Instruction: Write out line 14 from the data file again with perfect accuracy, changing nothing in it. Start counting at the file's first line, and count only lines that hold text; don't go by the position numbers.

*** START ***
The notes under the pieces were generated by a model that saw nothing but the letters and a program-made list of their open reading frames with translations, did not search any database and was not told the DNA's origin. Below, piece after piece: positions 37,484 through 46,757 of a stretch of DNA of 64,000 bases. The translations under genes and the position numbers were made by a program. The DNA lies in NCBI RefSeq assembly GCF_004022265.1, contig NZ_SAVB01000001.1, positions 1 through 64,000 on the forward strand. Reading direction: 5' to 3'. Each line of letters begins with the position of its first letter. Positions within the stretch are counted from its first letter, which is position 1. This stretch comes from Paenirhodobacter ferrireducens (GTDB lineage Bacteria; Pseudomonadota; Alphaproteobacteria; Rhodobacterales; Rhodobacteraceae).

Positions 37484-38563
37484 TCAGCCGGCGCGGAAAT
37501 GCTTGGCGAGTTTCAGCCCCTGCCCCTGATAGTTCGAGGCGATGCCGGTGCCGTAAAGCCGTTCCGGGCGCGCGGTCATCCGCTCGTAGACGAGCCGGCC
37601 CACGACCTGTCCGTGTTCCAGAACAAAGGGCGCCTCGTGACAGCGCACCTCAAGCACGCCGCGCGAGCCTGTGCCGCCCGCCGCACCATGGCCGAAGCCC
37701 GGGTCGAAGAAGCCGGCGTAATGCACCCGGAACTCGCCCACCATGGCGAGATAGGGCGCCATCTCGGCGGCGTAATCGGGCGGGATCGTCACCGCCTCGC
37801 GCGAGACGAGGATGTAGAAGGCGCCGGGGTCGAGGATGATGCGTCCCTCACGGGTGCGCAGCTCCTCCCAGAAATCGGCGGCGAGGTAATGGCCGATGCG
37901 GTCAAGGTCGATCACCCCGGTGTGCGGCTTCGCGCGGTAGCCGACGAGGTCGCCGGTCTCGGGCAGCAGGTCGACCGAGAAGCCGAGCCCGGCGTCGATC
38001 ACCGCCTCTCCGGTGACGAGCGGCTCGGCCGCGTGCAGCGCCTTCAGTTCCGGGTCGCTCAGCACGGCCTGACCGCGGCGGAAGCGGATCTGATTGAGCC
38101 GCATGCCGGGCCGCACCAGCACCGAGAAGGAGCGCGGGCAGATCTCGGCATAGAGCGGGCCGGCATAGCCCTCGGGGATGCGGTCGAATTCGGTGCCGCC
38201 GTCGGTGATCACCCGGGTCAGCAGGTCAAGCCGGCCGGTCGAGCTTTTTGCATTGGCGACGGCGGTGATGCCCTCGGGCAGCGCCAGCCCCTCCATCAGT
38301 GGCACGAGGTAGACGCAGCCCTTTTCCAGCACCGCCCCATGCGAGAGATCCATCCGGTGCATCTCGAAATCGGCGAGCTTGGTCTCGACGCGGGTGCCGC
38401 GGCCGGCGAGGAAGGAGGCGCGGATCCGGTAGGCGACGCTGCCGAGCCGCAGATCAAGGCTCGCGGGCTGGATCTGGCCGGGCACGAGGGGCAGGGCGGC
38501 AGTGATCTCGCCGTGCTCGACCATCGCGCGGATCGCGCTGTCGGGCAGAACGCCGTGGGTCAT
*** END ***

38501 AGTGATCTCGCCGTGCTCGACCATCGCGCGGATCGCGCTGTCGGGCAGAACGCCGTGGGTCAT